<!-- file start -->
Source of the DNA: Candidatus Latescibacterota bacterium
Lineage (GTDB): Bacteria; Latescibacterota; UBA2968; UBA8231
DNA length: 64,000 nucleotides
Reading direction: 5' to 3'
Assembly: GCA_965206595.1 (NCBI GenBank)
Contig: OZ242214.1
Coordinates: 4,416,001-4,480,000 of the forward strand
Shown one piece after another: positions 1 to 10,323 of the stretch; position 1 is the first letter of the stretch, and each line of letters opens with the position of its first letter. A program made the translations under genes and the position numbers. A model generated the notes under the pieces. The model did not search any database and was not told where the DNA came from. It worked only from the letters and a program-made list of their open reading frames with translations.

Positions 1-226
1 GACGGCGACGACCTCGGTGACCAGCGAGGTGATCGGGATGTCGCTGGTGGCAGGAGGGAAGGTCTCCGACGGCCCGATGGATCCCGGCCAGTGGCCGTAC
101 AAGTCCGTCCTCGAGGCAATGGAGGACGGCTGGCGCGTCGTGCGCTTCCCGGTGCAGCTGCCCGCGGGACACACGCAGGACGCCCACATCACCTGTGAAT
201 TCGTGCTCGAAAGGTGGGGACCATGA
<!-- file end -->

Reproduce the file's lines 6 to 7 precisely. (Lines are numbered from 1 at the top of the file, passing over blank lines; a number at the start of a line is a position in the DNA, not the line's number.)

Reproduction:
Contig: OZ242214.1
Coordinates: 4,416,001-4,480,000 of the forward strand